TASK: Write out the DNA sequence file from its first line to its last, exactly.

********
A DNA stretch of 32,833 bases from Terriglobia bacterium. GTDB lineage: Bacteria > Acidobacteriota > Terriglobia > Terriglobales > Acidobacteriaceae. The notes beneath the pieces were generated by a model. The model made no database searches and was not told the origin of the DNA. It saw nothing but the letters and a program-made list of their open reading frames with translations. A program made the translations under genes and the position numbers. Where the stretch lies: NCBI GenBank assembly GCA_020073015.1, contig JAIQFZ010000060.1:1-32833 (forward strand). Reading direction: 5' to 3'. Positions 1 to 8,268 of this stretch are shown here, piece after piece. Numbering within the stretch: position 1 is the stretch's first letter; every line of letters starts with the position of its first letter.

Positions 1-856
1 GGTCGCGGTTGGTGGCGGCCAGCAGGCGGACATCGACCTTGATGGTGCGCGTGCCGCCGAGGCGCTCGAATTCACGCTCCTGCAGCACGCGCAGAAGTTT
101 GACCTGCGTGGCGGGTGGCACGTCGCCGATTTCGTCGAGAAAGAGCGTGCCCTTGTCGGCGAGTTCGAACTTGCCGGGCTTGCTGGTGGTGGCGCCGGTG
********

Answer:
A DNA stretch of 32,833 bases from Terriglobia bacterium. GTDB lineage: Bacteria > Acidobacteriota > Terriglobia > Terriglobales > Acidobacteriaceae. The notes beneath the pieces were generated by a model. The model made no database searches and was not told the origin of the DNA. It saw nothing but the letters and a program-made list of their open reading frames with translations. A program made the translations under genes and the position numbers. Where the stretch lies: NCBI GenBank assembly GCA_020073015.1, contig JAIQFZ010000060.1:1-32833 (forward strand). Reading direction: 5' to 3'. Positions 1 to 8,268 of this stretch are shown here, piece after piece. Numbering within the stretch: position 1 is the stretch's first letter; every line of letters starts with the position of its first letter.

Positions 1-856
1 GGTCGCGGTTGGTGGCGGCCAGCAGGCGGACATCGACCTTGATGGTGCGCGTGCCGCCGAGGCGCTCGAATTCACGCTCCTGCAGCACGCGCAGAAGTTT
101 GACCTGCGTGGCGGGTGGCACGTCGCCGATTTCGTCGAGAAAGAGCGTGCCCTTGTCGGCGAGTTCGAACTTGCCGGGCTTGCTGGTGGTGGCGCCGGTG